I wonder if some people just like to fight. I don’t like it but grew up thinking it was necessary. I don’t like competition of any kind, including competitive sports or games, but I live in a country where it’s anathema to admit it.
I’m an avoider who is more inclined to get caught up in other people’s battles. Like the Greek god Chiron, the wounded healer, I’m the innocent bystander who gets injured by a mis-aimed arrow. I don’t understand the purpose of martyrdom. Did Jesus help anyone by dying on the cross?
My roosters like to fight, so I have to keep them apart. They spar through the gate and attack the hardware cloth that keeps them from doing real damage to each other. But I’m the one who suffers most if either of them gets hurt. Son Speckles blinded father Squire in one eye before he knocked off his own spurs several years ago. Now Squire has torn off his own back toenail and his toe may be broken.
Over the years, both have mellowed, and I wonder if either of them really wants to win. If something happened to either of them, I believe the other would sorely miss the adrenalin rush they generate in each other.
I’ve worked with Vietnam veterans who complained of flashbacks and nightmares from combat duty. After Vietnam, life in the United States seemed bland in comparison. Some admitted to being “adrenalin junkies.” Another man claimed to like being angry. Is this the attraction of contact sports like football, or the intensity of war? The emotional intensity of presumably “masculine” activities?
Our current US culture seems bent on fighting, arguing, opposing and otherwise disagreeing about everything from the climate to sexuality, but I wonder if there’s any purpose to it, except to fight. Does anyone really expect to win, and if so, what would be resolved?
I recently read the book Fear: Trump in the White House, by Bob Woodward, about the Trump campaign and presidency so far. The book’s title is based on a Trump quote, “Real power is—I don’t even want to use the word—fear,” from an interview with the author. Essentially, the book says nothing new but it helps straighten out all the names and roles played by those close to the current administration.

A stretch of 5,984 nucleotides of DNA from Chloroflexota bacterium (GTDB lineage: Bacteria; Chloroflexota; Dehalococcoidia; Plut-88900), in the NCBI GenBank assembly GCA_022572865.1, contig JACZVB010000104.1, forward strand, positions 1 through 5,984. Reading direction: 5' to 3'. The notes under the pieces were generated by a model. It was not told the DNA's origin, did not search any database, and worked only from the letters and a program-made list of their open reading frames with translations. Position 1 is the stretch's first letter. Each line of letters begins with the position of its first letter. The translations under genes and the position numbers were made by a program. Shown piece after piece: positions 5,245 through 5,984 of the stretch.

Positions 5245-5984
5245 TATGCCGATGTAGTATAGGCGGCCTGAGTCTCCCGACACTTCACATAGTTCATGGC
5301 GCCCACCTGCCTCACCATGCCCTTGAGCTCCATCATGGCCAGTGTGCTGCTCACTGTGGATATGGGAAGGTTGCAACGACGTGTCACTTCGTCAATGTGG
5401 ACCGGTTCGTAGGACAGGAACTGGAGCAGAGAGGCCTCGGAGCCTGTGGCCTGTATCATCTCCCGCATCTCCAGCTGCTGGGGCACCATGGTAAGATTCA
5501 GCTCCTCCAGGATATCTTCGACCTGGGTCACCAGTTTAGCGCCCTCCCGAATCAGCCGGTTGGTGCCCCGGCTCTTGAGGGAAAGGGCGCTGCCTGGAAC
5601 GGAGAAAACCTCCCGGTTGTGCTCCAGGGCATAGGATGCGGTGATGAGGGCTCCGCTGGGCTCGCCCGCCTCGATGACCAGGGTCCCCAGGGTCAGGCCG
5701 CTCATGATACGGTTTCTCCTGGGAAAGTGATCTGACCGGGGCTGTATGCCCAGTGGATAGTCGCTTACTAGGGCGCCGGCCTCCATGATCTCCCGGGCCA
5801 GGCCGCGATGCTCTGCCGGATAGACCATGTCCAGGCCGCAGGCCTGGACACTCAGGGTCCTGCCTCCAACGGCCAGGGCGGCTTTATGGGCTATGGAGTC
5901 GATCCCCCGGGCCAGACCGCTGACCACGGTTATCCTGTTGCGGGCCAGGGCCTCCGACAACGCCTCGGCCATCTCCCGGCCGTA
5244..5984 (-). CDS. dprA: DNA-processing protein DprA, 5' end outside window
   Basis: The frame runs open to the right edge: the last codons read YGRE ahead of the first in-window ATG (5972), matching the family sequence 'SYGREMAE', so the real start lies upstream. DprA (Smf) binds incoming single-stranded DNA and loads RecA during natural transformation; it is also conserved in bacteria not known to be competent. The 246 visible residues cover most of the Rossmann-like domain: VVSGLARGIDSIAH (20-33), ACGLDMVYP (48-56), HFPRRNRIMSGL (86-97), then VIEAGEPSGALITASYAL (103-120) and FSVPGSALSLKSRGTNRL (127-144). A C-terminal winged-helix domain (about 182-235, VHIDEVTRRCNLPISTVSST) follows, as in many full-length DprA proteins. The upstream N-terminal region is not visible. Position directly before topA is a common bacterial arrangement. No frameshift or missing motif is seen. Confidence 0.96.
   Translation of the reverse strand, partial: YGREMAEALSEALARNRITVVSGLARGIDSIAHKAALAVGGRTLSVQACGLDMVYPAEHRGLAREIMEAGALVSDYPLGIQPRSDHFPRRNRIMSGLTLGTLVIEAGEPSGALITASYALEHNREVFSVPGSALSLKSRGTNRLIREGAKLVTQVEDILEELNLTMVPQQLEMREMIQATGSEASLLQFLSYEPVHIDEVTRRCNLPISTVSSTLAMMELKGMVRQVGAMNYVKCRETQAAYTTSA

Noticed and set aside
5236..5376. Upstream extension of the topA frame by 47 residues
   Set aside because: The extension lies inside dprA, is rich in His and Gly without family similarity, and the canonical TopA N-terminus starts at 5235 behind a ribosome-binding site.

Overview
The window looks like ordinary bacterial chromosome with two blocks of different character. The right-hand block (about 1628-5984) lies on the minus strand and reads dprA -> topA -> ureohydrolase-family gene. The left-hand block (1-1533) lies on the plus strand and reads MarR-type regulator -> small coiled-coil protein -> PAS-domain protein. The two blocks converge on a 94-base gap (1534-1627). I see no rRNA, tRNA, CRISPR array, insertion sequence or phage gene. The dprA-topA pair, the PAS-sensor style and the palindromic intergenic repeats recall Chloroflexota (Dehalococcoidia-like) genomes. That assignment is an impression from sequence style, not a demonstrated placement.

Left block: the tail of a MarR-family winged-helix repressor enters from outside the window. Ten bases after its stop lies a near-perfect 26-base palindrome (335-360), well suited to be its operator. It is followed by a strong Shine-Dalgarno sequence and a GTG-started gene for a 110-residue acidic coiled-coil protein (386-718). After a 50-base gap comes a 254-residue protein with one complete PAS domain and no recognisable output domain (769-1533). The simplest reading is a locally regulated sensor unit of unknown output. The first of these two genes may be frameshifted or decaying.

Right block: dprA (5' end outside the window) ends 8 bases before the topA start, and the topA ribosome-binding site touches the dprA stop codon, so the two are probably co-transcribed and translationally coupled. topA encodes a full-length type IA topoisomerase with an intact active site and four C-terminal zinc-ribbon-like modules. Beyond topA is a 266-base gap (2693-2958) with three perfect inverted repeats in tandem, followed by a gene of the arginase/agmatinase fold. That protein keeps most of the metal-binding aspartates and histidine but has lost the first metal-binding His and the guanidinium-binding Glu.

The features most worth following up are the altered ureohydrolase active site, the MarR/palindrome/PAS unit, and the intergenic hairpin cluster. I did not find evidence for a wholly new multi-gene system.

The other night I finished reading a biography of Andrew Carnegie, an 800-page tome by David Nasaw, published in 2006. Carnegie, who lived from 1835 to 1919, was a self-made multi-millionaire who was brutally competitive in his businesses but vowed to dispose of all his money to worthy causes before he died. In his later years he became almost obsessed with the idea of world peace though arbitration. However, a sizable portion of his wealth had been derived from government contracts to manufacture steel plates for battleships. Later, his idea for a League of Peace may have inspired the League of Nations and later the United Nations. He thought war barbaric, was outspoken in his views and used his wealth and fame to give unsolicited advice to presidents Cleveland, McKinley, Roosevelt, Taft, and Wilson, as well as German Kaiser Wilhelm II, and notables in the British government. He feared the arms race between the UK and Germany as early as 1905, beginning with the British Dreadnaught and other monster battleships, but could not establish traction for his ideas regarding universal disarmament or arbitration. It appears the outbreak of World War I broke him, and he—a vociferous showman—went silent for almost four years.
Nasaw says that Carnegie was given to hero worship, and Theodore Roosevelt was his assigned disciple of peace, despite evidence. History shows that Roosevelt was an imperialist and war hawk, who rode to glory in the Spanish-American War; as president he seized the land that became Panama through instigating insurgents against Columbia; and he volunteered for World War I when the US entered, although he was deemed too old at the time. Roosevelt referred to “righteous wars,” and Carnegie replied that all warring individuals and nations believe their particular cause is “righteous.”
The current US President, Donald Trump, campaigned on the several issues regarding war, suggesting the US withdraw from Afghanistan, among other things, according to the book Fear. However, he is surrounded by hawkish military advisers who apparently have convinced him to stay the course, at least for now. He has received praise and criticism for his contentious approach to friends and foes alike. His provocative demeanor invites retaliation from all those “righteous” warriors throughout the world.
There are those who believe refusing to fight indicates weakness or cowardliness, but history shows that fighting fire with fire only makes bigger fires. Does anyone win in a war? In Lincoln’s war, Carnegie was among those, like JP Morgan and John D. Rockefeller, who hired substitutes to fight for them, and they got rich off the war. Who else benefited? The slaves were freed, but slavery was already dying out, if Thomas J. DiLorenzo’s The Real Lincoln is to be believed. DiLorenzo claims Lincoln wanted a war. Lincoln may have won the war, but he lost his life. Some people would rather fight than win.